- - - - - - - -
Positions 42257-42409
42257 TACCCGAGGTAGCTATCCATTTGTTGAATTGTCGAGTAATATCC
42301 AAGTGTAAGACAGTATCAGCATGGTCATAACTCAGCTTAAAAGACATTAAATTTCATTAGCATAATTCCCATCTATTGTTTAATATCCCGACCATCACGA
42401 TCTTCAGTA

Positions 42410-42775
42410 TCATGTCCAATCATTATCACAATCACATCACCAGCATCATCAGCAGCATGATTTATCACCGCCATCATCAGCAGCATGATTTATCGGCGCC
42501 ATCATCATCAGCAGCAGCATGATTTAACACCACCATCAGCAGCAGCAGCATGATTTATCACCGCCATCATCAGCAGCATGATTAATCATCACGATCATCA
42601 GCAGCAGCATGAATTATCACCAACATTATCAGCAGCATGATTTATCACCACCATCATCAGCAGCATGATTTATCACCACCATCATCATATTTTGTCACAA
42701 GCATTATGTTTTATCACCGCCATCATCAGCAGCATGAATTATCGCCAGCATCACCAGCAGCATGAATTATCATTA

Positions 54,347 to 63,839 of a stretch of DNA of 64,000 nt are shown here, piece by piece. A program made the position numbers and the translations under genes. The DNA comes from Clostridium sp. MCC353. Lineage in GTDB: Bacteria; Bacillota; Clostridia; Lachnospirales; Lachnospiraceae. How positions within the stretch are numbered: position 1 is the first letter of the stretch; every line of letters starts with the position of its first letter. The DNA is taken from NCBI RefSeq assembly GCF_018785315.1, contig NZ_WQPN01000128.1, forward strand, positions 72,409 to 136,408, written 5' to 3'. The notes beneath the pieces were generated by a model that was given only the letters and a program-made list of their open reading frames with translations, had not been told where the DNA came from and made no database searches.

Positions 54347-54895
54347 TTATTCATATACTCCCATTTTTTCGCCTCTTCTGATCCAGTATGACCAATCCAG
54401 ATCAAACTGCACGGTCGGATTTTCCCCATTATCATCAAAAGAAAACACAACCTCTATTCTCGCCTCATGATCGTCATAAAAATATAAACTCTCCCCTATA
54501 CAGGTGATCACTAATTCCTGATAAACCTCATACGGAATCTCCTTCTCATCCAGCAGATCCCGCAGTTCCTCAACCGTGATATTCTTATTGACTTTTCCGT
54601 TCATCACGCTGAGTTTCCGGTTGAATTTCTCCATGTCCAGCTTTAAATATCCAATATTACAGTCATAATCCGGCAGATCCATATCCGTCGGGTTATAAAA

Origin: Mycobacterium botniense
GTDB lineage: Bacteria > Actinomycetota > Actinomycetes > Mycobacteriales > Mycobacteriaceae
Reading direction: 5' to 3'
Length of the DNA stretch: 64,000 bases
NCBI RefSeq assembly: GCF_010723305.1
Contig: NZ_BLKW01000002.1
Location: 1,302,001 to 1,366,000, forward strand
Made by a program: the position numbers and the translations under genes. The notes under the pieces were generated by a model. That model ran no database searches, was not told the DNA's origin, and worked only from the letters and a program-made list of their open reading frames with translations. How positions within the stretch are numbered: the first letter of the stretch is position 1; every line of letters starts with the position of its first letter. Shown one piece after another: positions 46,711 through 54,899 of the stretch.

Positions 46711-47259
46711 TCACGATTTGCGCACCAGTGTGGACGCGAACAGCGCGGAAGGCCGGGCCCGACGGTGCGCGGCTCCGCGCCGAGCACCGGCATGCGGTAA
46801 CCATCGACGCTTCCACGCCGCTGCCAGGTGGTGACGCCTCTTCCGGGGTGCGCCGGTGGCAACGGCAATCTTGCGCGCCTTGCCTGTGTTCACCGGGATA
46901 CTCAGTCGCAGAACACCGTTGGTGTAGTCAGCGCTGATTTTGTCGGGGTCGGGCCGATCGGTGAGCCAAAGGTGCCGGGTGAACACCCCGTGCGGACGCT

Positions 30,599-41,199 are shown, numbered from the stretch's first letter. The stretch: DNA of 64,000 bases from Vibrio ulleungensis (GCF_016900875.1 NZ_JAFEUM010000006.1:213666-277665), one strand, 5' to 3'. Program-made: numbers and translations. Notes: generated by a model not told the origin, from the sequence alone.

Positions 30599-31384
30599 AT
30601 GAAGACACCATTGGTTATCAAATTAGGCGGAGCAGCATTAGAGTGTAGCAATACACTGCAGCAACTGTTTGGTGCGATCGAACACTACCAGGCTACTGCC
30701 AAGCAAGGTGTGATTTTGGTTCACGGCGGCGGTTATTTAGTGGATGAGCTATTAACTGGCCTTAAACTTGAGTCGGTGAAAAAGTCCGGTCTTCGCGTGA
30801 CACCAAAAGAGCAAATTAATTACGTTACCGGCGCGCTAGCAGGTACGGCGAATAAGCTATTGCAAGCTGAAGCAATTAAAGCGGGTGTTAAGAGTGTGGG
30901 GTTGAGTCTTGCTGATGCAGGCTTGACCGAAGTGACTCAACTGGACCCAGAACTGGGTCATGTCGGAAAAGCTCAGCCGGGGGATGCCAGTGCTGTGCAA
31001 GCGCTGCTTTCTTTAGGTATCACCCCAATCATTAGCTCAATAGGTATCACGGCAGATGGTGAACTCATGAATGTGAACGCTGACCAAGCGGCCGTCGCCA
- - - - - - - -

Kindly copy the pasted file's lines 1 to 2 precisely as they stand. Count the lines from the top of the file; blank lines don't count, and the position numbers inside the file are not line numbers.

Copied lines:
Positions 42257-42409
42257 TACCCGAGGTAGCTATCCATTTGTTGAATTGTCGAGTAATATCC